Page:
My favorite film of 2011 was a criminally underappreciated film from director Joe Wright.  That name of that film was Hanna.  My favorite film of 2012 is another criminally underappreciated film from director Joe Wright.  The name of this film?  Anna Karenina.*

History has a way of repeating itself.

Anna Karenina is, of course, based on the classic novel by Leo Tolstoy.  Anna Karenina (played, quite brilliantly, by Kiera Knightley) is the wife of the noble (but somewhat boring and judgmental) Russian statesman Alex Karenin (Jude Law, who is also quite brilliant and rather tragic in a role that, in lesser hands, could have become a stock villain).  When Anna’s good-for-nothing brother (played in a wonderfully comedic performance by Matthew MacFayden) is caught cheating on his wife, Anna leaves her safe home in St. Petersburg and travels to Moscow where she helps to save her brother’s marriage and meets Count Vronsky (Aaron Taylor-Johnson).

Among the members of the Russian high society, it is well-known that Vronsky is pursuing the hand of the young and beautiful Kitty (Alicia Vikander, who generates a lot of sympathy for a character who, at the start of the film, could easily have been portrayed as just a spoiled brat).  However, at the ball where it is widely expected that Vronsky will ask Kitty to marry him, Vronsky creates a scandal by dancing with Anna instead.

Vronsky loses interest in Kitty and instead, he now obsessively pursues the married Anna.  Though Anna is resistant at first, she finally gives in and embarks on an adulterous affair with Vronsky, resulting in scandal and tragedy.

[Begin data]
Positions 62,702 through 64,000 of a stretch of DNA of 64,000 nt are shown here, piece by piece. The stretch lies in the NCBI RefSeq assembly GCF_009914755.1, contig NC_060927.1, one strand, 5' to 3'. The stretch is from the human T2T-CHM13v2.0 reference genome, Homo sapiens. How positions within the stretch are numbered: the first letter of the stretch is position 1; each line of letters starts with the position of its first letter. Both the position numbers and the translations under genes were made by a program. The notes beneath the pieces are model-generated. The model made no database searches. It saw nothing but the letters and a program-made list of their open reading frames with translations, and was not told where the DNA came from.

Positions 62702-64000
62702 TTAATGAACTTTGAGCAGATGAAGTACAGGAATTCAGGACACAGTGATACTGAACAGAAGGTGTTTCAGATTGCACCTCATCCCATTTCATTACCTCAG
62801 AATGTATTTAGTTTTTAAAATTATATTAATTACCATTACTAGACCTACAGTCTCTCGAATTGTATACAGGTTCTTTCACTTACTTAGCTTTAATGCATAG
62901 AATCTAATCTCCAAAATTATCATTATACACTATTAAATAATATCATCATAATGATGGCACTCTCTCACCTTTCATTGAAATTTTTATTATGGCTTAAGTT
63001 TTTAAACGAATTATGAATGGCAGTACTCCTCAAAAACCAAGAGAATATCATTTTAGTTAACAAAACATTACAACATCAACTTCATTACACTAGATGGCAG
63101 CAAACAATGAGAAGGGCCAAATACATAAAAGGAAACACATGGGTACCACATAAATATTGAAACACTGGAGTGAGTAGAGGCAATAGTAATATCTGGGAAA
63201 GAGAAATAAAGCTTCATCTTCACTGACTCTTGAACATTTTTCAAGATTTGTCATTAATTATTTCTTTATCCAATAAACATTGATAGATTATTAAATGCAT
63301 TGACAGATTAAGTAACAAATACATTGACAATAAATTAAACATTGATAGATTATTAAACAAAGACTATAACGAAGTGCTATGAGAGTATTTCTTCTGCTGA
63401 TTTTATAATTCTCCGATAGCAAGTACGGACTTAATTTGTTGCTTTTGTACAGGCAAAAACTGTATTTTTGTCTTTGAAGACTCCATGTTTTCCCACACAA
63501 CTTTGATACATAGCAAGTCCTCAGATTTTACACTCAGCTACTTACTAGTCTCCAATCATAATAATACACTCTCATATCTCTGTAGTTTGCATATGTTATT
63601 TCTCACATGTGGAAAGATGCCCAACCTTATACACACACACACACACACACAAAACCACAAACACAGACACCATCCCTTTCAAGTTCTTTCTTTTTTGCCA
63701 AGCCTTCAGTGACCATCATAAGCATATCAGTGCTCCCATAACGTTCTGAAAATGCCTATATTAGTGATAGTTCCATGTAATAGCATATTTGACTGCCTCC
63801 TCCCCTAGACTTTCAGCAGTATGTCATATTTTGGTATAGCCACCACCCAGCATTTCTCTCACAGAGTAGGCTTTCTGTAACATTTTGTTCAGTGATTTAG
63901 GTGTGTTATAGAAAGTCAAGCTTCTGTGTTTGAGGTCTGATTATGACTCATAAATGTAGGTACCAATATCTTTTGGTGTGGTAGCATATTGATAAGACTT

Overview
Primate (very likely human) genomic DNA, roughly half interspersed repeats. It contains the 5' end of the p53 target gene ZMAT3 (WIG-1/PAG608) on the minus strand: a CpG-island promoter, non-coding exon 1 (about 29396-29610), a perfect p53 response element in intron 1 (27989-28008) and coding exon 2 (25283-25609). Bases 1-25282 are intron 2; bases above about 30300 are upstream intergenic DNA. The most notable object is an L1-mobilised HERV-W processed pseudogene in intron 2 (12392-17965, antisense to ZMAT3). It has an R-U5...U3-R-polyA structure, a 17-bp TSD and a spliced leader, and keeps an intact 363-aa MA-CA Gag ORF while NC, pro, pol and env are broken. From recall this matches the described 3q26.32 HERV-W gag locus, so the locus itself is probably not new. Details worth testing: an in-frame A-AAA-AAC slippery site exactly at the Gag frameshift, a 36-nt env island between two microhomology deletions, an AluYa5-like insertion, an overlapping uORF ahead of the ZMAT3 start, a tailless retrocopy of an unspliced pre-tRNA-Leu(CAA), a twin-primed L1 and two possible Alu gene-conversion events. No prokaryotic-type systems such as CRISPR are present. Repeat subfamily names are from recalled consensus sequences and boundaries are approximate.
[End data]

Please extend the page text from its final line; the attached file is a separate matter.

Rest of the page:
Again, history repeats itself.  The story of Anna Karenina is a familiar one that has been told repeatedly over the ages.  That’s one reason why Tolstoy’s novel has remained one of the greatest novels ever written and why it has been adapted into so many other mediums.  Director Joe Wright begins Anna Karenina with the assumption that the majority of the people in his audience already know the story of Anna’s ill-fated love affair with Vronsky.  As such, he puts less emphasis on the story itself and more on how the story is told.

Anna Karenina is a masterpiece of style.  When the film opens, Wright has his actors literally performing on a stage.  When Anna travels to Moscow, a miniature train is seen rolling across the stage.  When the scene changes from a factory to a high society ball, the factory workers walk backstage, change costumes, and then step back onstage, suddenly transformed into noblemen.  At one point, we even see a janitor nonchalantly cleaning up the now-empty theater while the story continues to play out on the stage in front of him.  When Anna and Vronsky dance for the first time, the other actors freeze in place and a spotlight shines down on the dancing couple.  It’s an amazingly romantic moment, one to which anyone who has ever been infatuated will be able to relate.  Finally, a door opens onstage and the characters (and the viewing audience) are able to step out into the “real” world but, throughout the film, we occasionally return to that stage.  While several critics have criticized this aspect of the film, I thought it was brilliant.  By literally putting his actors on stage, Wright both acknowledges that this is a story that may be familiar but can be interpreted in many different ways and he also drives home the point that, ultimately, we are all just actors on a stage, being observed and judged by a society that is often hostile to any sign of individual desire or unpredictable  emotion.

Needless to say, the film’s extreme stylization is not for everyone.  That’s actually one of the reasons that I love this version of Anna Karenina so much.  In a year that was almost excessively safe, Joe Wright took a risk and, as a result, encouraged us to look at a familiar story in a different way.  For that reason, Anna Karenina is my favorite film of 2012.

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* For the record, my second favorite film of 2012 was The Cabin In The Woods.